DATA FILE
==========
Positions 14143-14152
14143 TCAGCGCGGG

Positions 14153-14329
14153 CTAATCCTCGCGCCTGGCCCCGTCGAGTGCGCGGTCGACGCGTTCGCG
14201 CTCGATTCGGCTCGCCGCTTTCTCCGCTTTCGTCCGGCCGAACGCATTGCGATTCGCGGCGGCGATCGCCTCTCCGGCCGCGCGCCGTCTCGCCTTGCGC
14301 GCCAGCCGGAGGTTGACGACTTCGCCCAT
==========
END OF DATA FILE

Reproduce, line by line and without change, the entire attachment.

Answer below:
Positions 14143-14152
14143 TCAGCGCGGG

Positions 14153-14329
14153 CTAATCCTCGCGCCTGGCCCCGTCGAGTGCGCGGTCGACGCGTTCGCG
14201 CTCGATTCGGCTCGCCGCTTTCTCCGCTTTCGTCCGGCCGAACGCATTGCGATTCGCGGCGGCGATCGCCTCTCCGGCCGCGCGCCGTCTCGCCTTGCGC
14301 GCCAGCCGGAGGTTGACGACTTCGCCCAT